An American man accused by Iran of working as a spy for the CIA went on trial in Tehran on Tuesday, the semi-official Fars news agency reported.
Amir Mirzaei Hekmati, a US-born Iranian American and former Marine, was in a closed court hearing when he allegedly “admitted that he received training in the United States and planned to imply that Iran was involved in terrorist activities in foreign countries” after his return, the report said.
Hekmati could receive the death penalty if convicted. Spying can lead to capital punishment only in military cases in Iran, the Associated Press reported.
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The accused American confessed in trial to having links with the CIA but said did not have intentions to harm Iran. “I was deceived by the CIA ... Although I was appointed to break into Iran's intelligence systems and act as a new source for the CIA, I had no intention of undermining the country," Fars quoted Hekmati as saying.
Hekmati’s story stayed out of the public for months until a Iranian television broadcast showed a the detained American admitting he was sent by the CIA to infiltrate the Iranian intelligence ministry in Tehran.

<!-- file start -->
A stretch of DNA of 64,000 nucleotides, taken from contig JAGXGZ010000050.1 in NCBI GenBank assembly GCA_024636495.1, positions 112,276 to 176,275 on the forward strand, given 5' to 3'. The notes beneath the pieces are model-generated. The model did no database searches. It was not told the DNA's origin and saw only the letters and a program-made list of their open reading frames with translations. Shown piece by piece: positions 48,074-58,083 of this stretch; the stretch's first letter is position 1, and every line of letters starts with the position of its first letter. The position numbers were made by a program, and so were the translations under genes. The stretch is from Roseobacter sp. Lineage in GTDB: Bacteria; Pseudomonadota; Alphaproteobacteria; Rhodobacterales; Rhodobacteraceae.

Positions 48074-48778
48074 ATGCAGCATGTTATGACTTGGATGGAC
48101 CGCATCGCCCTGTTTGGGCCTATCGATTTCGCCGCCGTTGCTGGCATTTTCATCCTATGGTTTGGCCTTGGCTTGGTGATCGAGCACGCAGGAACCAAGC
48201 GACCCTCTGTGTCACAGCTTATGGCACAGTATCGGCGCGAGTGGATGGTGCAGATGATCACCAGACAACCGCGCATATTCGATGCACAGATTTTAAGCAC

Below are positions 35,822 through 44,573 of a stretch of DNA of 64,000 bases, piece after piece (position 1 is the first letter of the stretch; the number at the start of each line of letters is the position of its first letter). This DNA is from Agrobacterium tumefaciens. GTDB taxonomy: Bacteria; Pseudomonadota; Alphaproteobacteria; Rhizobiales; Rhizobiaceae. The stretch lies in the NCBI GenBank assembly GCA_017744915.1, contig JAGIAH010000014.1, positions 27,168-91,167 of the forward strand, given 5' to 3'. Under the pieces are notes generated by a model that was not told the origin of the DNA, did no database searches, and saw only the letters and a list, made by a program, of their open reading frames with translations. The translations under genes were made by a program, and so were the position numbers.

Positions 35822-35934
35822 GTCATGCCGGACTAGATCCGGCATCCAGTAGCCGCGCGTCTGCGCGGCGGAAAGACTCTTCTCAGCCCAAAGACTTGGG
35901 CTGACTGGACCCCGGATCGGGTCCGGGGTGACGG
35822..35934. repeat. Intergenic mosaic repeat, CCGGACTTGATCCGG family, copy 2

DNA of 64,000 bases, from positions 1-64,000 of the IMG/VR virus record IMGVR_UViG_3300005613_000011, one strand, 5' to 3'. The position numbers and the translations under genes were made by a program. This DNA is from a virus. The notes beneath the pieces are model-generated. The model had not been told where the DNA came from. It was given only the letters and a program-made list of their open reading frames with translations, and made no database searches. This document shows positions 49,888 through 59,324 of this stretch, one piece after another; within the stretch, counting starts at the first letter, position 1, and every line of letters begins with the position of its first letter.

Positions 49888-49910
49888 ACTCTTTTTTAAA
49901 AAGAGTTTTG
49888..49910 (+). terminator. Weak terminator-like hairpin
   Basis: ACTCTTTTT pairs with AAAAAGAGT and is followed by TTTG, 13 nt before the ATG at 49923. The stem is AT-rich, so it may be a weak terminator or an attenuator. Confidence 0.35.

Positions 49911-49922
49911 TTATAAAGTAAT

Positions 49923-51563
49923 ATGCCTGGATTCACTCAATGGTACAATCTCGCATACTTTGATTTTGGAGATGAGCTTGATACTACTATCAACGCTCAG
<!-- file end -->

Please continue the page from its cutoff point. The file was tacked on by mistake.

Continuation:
Hekmati, 28, was born in Arizona to a family of Iranian descent. His family denied accusations of his son being a CIA spy and said the video confession is nothing more than "false information and forced confessions."
The Iranian Government told the family to “remain silent” about Hekmati’s arrest if they want him released, according to ABC News.
"The Iranian government detained Amir on Aug. 29, 2011 without any charges, and urged our family to remain silent with the promise of an eventual release," the family said in a statement. "Amir has never had any affiliation with the CIA, and these allegations are untrue. Amir's family hopes that this misunderstanding can be resolved peacefully with Iran, and that Amir can be reunited with his family and friends in the US who miss him dearly and are praying for his safe return."
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The CIA has not publicly commented about Hekmati.
Current and former US government officials said in November that Iran had succeeded in uncovering the identities of several CIA informants, according to Reuters.
Iran said in May it had arrested 30 people on suspicion of spying for the US and later 15 people were indicted for spying for Washington and Israel.
Iran frequently accuses the US, other Western powers and Israel of spying and periodically says it has captured or executed people accused as spies, The New York Times reported.